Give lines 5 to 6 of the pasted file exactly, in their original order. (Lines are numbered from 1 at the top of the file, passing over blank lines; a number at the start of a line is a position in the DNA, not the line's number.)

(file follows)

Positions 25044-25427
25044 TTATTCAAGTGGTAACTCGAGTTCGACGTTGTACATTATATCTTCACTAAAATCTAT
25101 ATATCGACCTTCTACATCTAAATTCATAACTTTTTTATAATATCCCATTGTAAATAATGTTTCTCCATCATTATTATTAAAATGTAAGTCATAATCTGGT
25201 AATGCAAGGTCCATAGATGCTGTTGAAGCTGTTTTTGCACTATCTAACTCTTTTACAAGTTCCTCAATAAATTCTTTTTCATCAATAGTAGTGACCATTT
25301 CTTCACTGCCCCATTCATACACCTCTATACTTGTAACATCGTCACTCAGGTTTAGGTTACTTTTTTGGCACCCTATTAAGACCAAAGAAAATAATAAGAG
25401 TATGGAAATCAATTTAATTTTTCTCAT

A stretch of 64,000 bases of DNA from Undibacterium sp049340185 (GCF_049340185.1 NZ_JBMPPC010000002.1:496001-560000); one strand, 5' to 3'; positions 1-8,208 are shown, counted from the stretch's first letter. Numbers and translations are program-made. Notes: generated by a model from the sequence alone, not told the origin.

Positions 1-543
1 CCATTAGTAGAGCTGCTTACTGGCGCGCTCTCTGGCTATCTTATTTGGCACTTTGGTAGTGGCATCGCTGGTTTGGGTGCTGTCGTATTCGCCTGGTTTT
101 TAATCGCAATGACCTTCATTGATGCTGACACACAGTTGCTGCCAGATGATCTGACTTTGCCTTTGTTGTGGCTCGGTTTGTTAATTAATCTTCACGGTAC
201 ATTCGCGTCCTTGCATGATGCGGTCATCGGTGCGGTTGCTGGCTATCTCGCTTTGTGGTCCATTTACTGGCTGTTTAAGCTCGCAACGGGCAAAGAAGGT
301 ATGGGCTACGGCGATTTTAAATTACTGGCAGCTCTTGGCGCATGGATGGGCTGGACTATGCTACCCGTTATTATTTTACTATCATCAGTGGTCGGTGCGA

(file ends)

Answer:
25301 CTTCACTGCCCCATTCATACACCTCTATACTTGTAACATCGTCACTCAGGTTTAGGTTACTTTTTTGGCACCCTATTAAGACCAAAGAAAATAATAAGAG
25401 TATGGAAATCAATTTAATTTTTCTCAT